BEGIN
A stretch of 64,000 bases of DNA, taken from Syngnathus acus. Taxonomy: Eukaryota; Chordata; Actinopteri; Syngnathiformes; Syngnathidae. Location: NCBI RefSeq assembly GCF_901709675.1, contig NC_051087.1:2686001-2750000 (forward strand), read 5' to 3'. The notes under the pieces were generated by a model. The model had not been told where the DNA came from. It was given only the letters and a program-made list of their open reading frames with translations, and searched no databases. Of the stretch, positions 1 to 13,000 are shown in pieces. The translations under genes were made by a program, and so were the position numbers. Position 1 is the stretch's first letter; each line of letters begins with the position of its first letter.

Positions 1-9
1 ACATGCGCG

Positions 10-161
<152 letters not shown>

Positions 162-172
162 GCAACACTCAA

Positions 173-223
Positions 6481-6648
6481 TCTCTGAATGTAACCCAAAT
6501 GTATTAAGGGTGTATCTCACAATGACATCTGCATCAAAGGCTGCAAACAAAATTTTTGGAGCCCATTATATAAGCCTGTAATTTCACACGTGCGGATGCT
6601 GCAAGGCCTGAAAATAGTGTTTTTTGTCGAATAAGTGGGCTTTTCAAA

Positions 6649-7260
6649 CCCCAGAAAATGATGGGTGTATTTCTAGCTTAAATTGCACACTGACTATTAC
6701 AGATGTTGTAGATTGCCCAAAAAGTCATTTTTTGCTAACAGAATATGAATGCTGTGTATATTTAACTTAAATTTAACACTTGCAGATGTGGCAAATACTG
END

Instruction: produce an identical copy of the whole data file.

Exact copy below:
A stretch of 64,000 bases of DNA, taken from Syngnathus acus. Taxonomy: Eukaryota; Chordata; Actinopteri; Syngnathiformes; Syngnathidae. Location: NCBI RefSeq assembly GCF_901709675.1, contig NC_051087.1:2686001-2750000 (forward strand), read 5' to 3'. The notes under the pieces were generated by a model. The model had not been told where the DNA came from. It was given only the letters and a program-made list of their open reading frames with translations, and searched no databases. Of the stretch, positions 1 to 13,000 are shown in pieces. The translations under genes were made by a program, and so were the position numbers. Position 1 is the stretch's first letter; each line of letters begins with the position of its first letter.

Positions 1-9
1 ACATGCGCG

Positions 10-161
<152 letters not shown>

Positions 162-172
162 GCAACACTCAA

Positions 173-223
Positions 6481-6648
6481 TCTCTGAATGTAACCCAAAT
6501 GTATTAAGGGTGTATCTCACAATGACATCTGCATCAAAGGCTGCAAACAAAATTTTTGGAGCCCATTATATAAGCCTGTAATTTCACACGTGCGGATGCT
6601 GCAAGGCCTGAAAATAGTGTTTTTTGTCGAATAAGTGGGCTTTTCAAA

Positions 6649-7260
6649 CCCCAGAAAATGATGGGTGTATTTCTAGCTTAAATTGCACACTGACTATTAC
6701 AGATGTTGTAGATTGCCCAAAAAGTCATTTTTTGCTAACAGAATATGAATGCTGTGTATATTTAACTTAAATTTAACACTTGCAGATGTGGCAAATACTG